A LCD screen is a great way to give more feedback to a user, either for a text message or values back from a sensor. Known as a 1602 LCD, this common display gives two rows of 16 characters to work with, and can scroll text. However it comes with two issues for the Micro:bit. First is that it needs 5v input and the second is it uses a lot of pins.

The first problem can be overcome by using an external power supply. The Micro:bit can only supply 3.3v. If you try powering a LCD screen from this, it will light up but if you can see anything at all, it will be very faint. There are a number of ways to supply 5v, one of the easiest is using a ‘3.3v 5v breadboard power supply module’. One of these comes with the Elegoo 37 sensor kit, but searching for the above description will find a number of other suppliers. These are usually quite cheap.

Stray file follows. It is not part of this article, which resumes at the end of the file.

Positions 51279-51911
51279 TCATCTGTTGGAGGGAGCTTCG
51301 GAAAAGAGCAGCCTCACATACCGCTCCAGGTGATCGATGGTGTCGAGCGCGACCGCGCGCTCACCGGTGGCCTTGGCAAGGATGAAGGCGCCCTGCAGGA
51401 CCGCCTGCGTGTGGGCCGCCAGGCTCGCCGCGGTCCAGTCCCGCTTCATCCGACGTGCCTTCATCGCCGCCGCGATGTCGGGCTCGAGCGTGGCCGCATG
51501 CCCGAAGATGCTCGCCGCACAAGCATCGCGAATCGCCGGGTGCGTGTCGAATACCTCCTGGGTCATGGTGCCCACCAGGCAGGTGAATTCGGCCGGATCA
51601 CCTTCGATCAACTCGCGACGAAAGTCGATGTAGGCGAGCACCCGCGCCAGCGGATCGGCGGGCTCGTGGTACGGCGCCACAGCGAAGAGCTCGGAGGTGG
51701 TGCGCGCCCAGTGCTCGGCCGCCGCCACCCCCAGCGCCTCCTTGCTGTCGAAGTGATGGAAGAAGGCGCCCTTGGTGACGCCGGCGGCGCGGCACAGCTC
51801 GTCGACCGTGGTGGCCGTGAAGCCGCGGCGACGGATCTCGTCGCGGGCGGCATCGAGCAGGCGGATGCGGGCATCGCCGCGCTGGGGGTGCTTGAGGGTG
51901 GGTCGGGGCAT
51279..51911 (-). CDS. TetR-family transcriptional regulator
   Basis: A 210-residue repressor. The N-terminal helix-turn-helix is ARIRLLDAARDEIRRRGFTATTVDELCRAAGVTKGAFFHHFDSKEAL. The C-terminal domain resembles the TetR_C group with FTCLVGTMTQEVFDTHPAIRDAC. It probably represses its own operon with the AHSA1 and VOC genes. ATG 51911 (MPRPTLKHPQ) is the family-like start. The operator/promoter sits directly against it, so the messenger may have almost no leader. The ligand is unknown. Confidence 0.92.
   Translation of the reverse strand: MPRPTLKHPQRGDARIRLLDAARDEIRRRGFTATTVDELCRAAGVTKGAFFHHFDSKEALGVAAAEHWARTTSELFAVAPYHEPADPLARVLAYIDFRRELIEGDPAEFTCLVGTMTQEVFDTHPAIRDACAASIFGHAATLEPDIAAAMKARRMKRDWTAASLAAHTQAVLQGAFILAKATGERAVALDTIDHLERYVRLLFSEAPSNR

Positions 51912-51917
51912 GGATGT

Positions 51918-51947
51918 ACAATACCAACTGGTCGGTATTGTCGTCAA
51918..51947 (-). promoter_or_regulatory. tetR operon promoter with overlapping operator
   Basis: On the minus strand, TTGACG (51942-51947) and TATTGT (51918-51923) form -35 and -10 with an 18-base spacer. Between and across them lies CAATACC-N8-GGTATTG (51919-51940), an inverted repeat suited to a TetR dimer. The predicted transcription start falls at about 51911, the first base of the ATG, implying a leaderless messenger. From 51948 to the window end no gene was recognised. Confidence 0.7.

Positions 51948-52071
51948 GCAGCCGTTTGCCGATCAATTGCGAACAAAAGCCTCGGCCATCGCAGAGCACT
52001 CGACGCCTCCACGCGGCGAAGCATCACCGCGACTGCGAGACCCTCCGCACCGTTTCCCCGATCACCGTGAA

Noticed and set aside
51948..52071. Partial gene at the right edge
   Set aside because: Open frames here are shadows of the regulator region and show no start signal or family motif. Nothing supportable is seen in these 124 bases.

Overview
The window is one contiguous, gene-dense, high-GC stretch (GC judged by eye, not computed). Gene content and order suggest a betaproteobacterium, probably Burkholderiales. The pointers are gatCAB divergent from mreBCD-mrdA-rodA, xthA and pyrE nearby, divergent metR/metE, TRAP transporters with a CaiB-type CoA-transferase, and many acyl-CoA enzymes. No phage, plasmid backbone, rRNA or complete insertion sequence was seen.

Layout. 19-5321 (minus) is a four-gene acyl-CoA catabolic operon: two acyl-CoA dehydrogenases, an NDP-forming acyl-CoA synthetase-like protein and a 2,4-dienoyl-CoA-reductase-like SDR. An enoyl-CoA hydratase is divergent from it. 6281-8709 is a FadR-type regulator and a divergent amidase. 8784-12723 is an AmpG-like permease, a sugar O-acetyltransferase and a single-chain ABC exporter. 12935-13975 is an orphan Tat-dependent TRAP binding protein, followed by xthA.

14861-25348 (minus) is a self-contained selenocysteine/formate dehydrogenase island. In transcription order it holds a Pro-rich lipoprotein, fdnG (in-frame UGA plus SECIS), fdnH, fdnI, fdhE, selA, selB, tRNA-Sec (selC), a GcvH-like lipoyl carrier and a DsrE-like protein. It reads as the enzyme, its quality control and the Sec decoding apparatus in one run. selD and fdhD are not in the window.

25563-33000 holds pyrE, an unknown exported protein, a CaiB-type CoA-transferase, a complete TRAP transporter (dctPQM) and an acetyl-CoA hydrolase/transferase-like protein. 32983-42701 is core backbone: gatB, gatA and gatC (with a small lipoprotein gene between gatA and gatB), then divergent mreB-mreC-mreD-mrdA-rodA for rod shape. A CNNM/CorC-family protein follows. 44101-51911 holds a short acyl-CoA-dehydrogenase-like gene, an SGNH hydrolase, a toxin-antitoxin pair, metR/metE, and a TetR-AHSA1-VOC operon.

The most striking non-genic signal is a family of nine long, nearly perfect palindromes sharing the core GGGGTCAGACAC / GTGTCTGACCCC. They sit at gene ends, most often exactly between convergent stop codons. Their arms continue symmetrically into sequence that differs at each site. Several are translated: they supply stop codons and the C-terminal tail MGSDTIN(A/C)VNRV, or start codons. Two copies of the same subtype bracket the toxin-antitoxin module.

Supply the board with anywhere between 6.5v and 12v. A 5v and 3.3v will be supplied by the power output pins.

The second issue was the amount of pins used by the LCD module. The LCD requires 16 pins. While some of these are for power, plugging directly into the Micro:bit will not leave many free pins for other hardware. The easiest solution is to buy a I2C LCD module, pictured above the screen in the title image. To buy one, search for “I2C 1602 LCD”. You will often find screens with these already fitted.

Wiring it up

If you screen or your module has female headers, you can plug the module directly into the back of the screen. In the picture above, both the screen and the I2C module had male headers. Plug these into breadboard making sure the left most pin on the LCD (often marked ‘1’) lines up with the pin on the left of the module when it has it’s four pins on the side pointing out to the left.